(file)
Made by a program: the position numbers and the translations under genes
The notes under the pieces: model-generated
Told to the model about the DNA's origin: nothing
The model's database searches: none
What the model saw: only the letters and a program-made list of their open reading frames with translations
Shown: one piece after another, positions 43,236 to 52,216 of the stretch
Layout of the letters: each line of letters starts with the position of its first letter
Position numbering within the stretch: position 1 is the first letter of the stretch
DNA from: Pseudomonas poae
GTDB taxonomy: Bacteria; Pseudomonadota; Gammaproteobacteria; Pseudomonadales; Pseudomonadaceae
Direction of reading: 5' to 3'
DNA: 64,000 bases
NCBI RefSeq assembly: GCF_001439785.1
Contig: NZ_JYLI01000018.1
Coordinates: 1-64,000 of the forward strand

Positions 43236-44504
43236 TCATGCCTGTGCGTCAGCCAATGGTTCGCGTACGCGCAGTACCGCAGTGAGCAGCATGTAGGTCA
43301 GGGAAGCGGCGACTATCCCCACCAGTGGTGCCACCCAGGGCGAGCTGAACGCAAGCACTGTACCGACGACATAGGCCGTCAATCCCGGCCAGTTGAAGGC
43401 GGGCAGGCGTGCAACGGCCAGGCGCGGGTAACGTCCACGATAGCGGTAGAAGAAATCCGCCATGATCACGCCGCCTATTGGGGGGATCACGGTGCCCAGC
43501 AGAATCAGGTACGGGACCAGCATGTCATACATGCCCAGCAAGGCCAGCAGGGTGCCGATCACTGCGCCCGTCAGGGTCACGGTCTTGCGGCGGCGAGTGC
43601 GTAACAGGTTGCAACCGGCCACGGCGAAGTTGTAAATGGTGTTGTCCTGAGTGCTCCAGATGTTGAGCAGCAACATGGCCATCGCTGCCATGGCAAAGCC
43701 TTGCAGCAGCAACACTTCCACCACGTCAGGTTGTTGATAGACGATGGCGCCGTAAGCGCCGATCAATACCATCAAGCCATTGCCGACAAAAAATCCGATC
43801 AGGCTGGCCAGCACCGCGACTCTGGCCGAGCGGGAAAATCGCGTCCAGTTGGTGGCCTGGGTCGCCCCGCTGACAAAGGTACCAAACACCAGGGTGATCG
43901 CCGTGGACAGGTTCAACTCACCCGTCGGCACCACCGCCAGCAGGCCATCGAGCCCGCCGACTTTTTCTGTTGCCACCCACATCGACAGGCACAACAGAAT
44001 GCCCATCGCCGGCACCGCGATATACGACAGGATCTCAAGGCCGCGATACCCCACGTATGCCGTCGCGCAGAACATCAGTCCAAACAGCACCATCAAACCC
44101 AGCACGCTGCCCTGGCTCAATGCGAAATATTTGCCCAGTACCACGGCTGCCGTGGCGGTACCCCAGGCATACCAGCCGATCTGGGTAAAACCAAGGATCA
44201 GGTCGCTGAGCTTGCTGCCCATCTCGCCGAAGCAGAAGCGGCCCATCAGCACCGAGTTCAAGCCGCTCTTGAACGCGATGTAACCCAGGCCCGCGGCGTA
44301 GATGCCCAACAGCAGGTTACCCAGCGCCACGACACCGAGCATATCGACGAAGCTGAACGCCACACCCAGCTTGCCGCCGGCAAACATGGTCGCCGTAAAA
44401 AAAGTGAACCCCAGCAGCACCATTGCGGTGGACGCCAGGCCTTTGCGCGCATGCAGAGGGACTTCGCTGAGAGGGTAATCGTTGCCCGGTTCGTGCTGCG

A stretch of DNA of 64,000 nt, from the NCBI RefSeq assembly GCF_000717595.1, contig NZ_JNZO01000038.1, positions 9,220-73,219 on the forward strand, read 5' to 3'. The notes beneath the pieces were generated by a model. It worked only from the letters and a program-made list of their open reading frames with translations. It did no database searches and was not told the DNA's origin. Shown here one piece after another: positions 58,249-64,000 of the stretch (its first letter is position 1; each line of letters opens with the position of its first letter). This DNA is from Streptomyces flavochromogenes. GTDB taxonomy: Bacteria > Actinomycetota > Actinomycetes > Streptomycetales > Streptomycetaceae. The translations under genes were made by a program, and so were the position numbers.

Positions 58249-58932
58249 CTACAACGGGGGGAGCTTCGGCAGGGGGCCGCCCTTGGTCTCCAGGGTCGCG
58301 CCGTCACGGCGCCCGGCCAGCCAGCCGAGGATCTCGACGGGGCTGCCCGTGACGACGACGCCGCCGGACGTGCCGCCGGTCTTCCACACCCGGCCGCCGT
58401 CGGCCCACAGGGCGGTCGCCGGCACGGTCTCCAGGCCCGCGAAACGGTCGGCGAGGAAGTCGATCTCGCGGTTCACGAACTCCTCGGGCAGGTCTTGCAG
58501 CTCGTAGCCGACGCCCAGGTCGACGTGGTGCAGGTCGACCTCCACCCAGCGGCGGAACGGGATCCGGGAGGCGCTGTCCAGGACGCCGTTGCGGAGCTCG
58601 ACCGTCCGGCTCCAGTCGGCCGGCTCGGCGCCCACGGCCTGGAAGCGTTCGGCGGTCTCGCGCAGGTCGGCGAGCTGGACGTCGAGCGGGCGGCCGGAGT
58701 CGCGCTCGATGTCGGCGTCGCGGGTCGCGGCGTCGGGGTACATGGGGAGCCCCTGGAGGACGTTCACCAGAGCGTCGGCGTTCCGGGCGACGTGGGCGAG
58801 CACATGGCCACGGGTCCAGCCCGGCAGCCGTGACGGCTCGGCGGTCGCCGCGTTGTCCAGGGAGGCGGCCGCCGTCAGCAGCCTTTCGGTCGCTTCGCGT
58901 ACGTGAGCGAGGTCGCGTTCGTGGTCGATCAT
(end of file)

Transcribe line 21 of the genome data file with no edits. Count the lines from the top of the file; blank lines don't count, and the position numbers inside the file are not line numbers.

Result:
43601 GTAACAGGTTGCAACCGGCCACGGCGAAGTTGTAAATGGTGTTGTCCTGAGTGCTCCAGATGTTGAGCAGCAACATGGCCATCGCTGCCATGGCAAAGCC